Coming Out Day: From Tharoor to Ramdev, Indians who have condemned, supported sec 377
A roundup of some prominent Indian personalities who have, through the years, supported and condemned the 2013 SC ruling on Section 377.india Updated: Oct 11, 2017 16:13 IST
India remains divided on the issue of criminalisation of homosexuality as the world observes National Coming Out Day (NCOD) on Wednesday.
Founded in the United States in 1988, NCOD is an annual lesbian, gay, bisexual, transgender, queer (LGBTQ) awareness day observed in October to promote gay rights.
The Supreme Court in December 2013 struck down a landmark ruling by the Delhi high court that found Section 377 of the Indian Penal Code prohibiting “carnal intercourse against the order of nature” infringed the fundamental rights of Indians. In February 2016, the top court agreed to re-examine the colonial-era law and referred the matter to a five-judge bench.
Here are some prominent Indian personalities who have condemned or supported the top court’s ruling.
People against the ruling:
Congress member of Parliament Shashi Tharoor has been an open advocate of LGBTQ rights. His bill seeking to amend Section 377 has been twice defeated in the Lok Sabha. Tharoor’s bill aims to decriminalise sexual intercourse in private between consenting adults, irrespective of their sexuality or gender.
Tharoor said it was “a low in the proud annals of Indian democracy” where “brute majority prevailed over the rights of a member” to bring the measure.
After the SC judgement, the Trinamool Congress MP tweeted that he had supported decriminalising Section 377 in 2006, along with economist Amartya Sen, writer Vikram Seth and filmmaker Shyam Benegal.
“It is surprising that independent India has not yet been able to rescind the colonial era monstrosity in the shape of Section 377, dating from 1861,” O’Brien said.
My views on gay rights in 2006. No different today | http://t.co/zQVLPV2LgI— Derek O'Brien (@quizderek) December 11, 2013
Biju Janata Dal leader Tathagata Satpathy said some socially relevant laws are becoming archaic and also “need a re-look and probably they need repealing also”.
“I would give an example of something like Section 377, the law relating to a small section of society. But it has a relevance to a particular kind of people who are human beings, who have feelings like us, but their sexual needs are different from a lot of people we know,” Satpathy said in August 2015.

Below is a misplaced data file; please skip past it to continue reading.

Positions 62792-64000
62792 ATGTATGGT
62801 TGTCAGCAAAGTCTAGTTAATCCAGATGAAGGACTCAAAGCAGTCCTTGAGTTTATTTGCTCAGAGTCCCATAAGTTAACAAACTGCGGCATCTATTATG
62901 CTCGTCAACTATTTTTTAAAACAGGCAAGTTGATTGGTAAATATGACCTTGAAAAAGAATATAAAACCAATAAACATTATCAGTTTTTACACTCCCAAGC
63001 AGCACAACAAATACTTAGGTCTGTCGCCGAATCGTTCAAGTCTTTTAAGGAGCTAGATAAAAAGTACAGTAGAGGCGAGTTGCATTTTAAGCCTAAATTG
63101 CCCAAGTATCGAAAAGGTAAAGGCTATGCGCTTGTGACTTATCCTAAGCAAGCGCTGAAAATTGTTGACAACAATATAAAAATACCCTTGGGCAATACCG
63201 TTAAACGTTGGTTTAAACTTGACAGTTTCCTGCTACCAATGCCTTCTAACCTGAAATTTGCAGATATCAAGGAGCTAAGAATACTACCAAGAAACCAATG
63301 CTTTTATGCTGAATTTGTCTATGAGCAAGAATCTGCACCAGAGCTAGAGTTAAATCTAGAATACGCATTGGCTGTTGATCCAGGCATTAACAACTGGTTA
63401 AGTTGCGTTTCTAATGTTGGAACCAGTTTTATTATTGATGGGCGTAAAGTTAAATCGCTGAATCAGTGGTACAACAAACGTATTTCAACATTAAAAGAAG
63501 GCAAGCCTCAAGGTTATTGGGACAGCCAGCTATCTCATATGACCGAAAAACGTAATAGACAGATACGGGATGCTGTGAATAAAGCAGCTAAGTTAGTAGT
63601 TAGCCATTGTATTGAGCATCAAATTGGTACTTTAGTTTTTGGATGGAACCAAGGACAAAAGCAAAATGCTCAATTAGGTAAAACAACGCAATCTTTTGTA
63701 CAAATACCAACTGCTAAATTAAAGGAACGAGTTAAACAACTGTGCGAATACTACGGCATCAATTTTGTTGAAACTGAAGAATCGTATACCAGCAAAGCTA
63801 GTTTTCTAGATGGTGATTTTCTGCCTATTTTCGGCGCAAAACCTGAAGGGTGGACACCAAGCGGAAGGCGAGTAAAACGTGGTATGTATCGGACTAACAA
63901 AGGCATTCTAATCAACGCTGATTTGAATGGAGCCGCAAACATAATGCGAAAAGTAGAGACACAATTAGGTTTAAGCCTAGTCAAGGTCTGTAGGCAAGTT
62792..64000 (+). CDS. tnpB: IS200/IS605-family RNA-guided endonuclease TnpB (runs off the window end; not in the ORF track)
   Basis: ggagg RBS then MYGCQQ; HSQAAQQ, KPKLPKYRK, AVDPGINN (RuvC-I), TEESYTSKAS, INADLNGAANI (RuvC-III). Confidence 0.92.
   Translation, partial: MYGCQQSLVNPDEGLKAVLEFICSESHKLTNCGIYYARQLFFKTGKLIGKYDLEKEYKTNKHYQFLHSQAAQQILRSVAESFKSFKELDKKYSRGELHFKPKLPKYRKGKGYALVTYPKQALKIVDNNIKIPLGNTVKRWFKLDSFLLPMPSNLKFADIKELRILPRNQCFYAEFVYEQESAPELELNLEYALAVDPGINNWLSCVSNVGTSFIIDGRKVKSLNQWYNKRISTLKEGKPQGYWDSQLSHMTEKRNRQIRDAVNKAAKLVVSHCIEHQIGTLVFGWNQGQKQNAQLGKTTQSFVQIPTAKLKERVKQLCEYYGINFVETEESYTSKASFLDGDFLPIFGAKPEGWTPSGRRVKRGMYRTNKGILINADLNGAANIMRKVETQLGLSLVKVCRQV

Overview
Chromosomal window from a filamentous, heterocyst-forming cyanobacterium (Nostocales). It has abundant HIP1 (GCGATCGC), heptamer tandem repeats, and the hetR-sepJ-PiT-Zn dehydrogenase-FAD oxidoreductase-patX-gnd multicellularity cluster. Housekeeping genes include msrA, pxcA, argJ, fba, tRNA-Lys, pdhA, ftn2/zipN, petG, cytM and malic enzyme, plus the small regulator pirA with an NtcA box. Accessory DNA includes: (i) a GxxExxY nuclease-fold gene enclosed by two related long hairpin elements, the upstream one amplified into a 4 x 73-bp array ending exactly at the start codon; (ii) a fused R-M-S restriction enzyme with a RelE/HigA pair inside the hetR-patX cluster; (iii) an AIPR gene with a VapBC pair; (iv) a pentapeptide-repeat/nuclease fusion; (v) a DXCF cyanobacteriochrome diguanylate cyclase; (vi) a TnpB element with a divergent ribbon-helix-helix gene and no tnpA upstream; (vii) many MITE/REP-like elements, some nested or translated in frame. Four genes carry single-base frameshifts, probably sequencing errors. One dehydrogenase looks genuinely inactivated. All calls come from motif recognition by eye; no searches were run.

In November 2015, Arun Jaitley said that the 2013 SC judgment was not correct and needed reconsideration. “When you have millions of people involved in this (gay sex) you can’t nudge them off,” Jaitley said. The finance minister said that the verdict would have been relevant about 50 years ago but “as jurisprudence world over is evolving, I think the judgment was not correct and probably, at some stage, they may have to reconsider”.
Sri Sri Ravi Shankar
Spiritual leader Sri Sri Ravi Shankar tweeted that homosexuality had never been considered a crime in Hindu culture, right after the SC verdict.
Homosexuality has never been considered a crime in Hindu culture. In fact, Lord Ayyappa was born of Hari-Hara (Vishnu & Shiva). #Sec377— Sri Sri Ravi Shankar (@SriSri) December 11, 2013
Supporter of the SC judgement:
Ghulam Nabi Azad
In 2011, the then health minister Ghulam Nabi Azad said homosexuality was ‘unnatural sex’. He was speaking at an event on HIV and AIDS, which was attended by the then prime minister Manmohan Singh and Congress party chief Sonia Gandhi.
“Now is the time to reach out to the masses if we want to bring down HIV numbers, especially among high-risk category people such as those indulging in unnatural sex, like men who have sex with men (MSM),” Azad said.
Yoga guru Ramdev offered to ‘cure homosexuals’ at his Patanjali ashram in Haridwar, hours after the top court upheld that consensual sex between adults of the same-gender was an offence.
“Two people belonging to opposite sex will be kept in one room for a few days and they will be cured of homosexuality... The practice of homosexuality is unscientific, unnatural, uncivilised, immoral, irreligious and abnormal,” he said.
Breaking his party’s silence, the then Bharatiya Janata Party president Singh said his party backed section 377 despite the widespread demand to decriminalise gay sex.
“The court does not have to legalise or illegalise such a thing. It is not against the order of nature.”
Rashtriya Swayamsevak Sangh’s joint general secretary Dattatreya Hosabale tweeted in March 2016 that homosexuality is not only a crime but also a socially immoral act.
Homosexuality is not a crime, but socially immoral act in our society. No need to punish, but to be treated as a psychological case.— Dattatreya Hosabale (@DattaHosabale) March 18, 2016
Gay marriage is Institutionalization of homosexuality. It should be prohibited.— Dattatreya Hosabale (@DattaHosabale) March 18, 2016
Maulana Rabe Hasani Nadvi
The All-India Muslim Personal Law Board (AIMPLB) said in 2010 that the Delhi high court’s 2009 verdict decriminalising homosexual acts between consenting adults as “illegal, irreligious and unnatural” for society.
Nadvi said the court decision should be “condemned” as it was “irreligious and unnatural” and added, “we would not allow the western culture to be imposed upon the innocent Indian society.”